A giant rat creature that bears a striking resemblance to a furry T-Rex, ruler of the horde of rat creatures and lackey of the Lord of the Locusts. Although he is ego-maniacal and cruel, he is prone to superstition and easily manipulated by The Hooded One. He carries a golden spiked club around with him, until Thorn cuts off his right arm. Roque Ja at one point attacks Kingdok and rips out his tongue, which he keeps as a trophy. A continuity error is that while Roque Ja is bragging about owning the tongue, Kingdok cannot speak, but later speaks clearly to the Hooded One. After that, he attempts to say "kill you", and it comes out "gill yoo", just as one would speak without a tongue. At the end of the novel, he faces Thorn before she can touch the Crown of Horns. He tells her (once again able to speak) that "Either she kills him or he kills her", because he wants to die. He states that he is tired of being the Hooded One's puppet. Thorn does not want to kill him, even though he goads her by reminding her that he was the one who killed her parents (he even tells her that he fed on Thorn's mother while she was still alive). She tries to dart towards the Crown of Horns, but Kingdok bites her leg. Given no choice, Thorn then drives her sword into Kingdok killing him.


Fone Bone's Two Rat Creatures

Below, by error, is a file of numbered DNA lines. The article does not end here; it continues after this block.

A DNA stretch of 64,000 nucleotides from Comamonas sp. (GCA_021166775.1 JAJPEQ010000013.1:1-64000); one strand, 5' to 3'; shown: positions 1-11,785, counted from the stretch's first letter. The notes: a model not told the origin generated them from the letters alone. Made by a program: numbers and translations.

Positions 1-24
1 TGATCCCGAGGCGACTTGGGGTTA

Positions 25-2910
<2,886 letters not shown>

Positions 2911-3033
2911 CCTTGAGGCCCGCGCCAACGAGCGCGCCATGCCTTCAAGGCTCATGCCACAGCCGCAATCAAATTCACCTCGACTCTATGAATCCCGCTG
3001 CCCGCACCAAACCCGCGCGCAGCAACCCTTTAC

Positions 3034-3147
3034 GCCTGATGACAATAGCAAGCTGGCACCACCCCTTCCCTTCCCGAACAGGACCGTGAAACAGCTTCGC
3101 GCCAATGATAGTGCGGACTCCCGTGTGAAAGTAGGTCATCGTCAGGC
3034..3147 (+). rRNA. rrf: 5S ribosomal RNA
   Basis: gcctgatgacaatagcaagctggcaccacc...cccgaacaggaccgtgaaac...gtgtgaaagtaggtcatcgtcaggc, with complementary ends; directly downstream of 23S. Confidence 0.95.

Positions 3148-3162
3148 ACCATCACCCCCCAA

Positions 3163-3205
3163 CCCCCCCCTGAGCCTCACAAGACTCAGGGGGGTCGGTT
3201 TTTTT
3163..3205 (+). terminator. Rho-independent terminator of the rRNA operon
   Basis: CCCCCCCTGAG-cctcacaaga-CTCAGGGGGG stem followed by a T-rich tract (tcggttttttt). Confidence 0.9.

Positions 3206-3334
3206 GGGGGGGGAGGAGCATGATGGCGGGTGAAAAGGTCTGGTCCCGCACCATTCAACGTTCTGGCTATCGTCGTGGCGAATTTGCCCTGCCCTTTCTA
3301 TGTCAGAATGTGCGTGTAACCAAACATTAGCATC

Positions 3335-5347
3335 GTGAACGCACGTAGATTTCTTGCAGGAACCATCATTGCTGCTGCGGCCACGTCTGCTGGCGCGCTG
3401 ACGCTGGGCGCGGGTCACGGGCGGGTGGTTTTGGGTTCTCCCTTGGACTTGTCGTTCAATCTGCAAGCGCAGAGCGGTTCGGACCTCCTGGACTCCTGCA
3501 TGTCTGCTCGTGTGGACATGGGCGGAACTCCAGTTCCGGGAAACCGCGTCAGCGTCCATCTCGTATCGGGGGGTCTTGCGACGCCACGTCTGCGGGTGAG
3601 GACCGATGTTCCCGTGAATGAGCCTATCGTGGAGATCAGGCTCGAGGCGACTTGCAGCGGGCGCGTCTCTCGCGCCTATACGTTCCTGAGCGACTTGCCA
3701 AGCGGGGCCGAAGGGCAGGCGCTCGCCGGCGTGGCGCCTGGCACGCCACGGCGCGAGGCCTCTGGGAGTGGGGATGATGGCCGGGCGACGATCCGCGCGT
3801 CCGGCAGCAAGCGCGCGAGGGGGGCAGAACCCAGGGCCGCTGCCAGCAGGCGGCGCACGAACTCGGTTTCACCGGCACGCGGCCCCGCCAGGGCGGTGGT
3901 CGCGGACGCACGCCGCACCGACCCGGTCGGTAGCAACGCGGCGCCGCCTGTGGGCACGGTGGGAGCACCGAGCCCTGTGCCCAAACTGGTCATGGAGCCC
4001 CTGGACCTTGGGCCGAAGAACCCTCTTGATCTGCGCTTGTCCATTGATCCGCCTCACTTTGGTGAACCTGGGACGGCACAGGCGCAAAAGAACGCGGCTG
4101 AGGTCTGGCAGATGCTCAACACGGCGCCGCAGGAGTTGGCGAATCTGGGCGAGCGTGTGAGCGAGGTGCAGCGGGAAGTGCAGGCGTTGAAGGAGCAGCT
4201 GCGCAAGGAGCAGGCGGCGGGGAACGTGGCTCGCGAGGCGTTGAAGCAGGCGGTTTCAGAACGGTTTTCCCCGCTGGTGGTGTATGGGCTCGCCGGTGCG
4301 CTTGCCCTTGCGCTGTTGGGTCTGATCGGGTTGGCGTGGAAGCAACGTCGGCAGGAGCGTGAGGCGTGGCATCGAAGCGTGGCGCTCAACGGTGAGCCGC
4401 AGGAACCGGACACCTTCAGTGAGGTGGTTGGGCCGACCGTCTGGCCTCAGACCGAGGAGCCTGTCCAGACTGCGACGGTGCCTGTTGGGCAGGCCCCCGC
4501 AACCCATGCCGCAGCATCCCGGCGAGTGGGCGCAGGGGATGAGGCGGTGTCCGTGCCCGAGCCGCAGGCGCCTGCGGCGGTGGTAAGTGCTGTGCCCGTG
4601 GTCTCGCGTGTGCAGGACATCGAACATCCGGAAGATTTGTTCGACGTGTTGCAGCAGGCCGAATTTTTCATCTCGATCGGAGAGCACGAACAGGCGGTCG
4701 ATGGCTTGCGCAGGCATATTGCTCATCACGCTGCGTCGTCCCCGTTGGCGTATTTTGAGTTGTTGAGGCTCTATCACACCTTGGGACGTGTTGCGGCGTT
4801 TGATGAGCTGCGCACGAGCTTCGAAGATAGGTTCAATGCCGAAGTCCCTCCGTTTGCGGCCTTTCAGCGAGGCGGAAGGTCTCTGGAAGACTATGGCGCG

Two rat creature soldiers who have a particular interest in devouring the Bone cousins, and Fone Bone in particular. The two are rather incompetent, once deserting the army after their disobedience costs Kingdok his arm and later allying with the Bones briefly before returning back to their own side. They address each other as "comrade". Fone Bone is the one who dubs the two "Stupid, Stupid Rat Creatures" (Roque Ja says it too when the blue one gives more weight to the log that the orange one and Rouqe Ja and the log falls); Fone Bone is also usually credited with coining the term "Rat Creatures" itself; however, he actually got the name from the possum kids. As it stands, the proper name of Rat Creatures appears to be Hairy Men. Named after some incidents where one, or both, clearly emphasize their title, they in turn call Fone Bone "Small Mammal." The second rat creature (the one who likes quiche and asks for it all the time) may be female as he/she often employs many female stereotypes (i.e. sulking after being called fat and having a larger variety of tastes than the first rat creature). This, however, could not be possible because in a few scenes, they are both addressed as "boys" (by Kingdok and the Great Red Dragon). In a running gag throughout the series, one rat creature suggests cooking Fone Bone in a quiche. The other rat creature flies into a rage, insisting that 'dainty pastry foods' are 'unfit for monsters,' and that they should eat him in a stew — though he did once in a fit of anger declare an intention of eating Fone Bone raw, and on another occasion, when they were starving, told his comrade that he wouldn't mind some of his home-made quiche. Later, Fone Bone himself delivered to the two some 'piping hot quiche' when he found them shivering in a bush after the Hooded One's defeat. Their relationship is pondered by multiple fans. It is debated if they are friends, relatives, or lovers.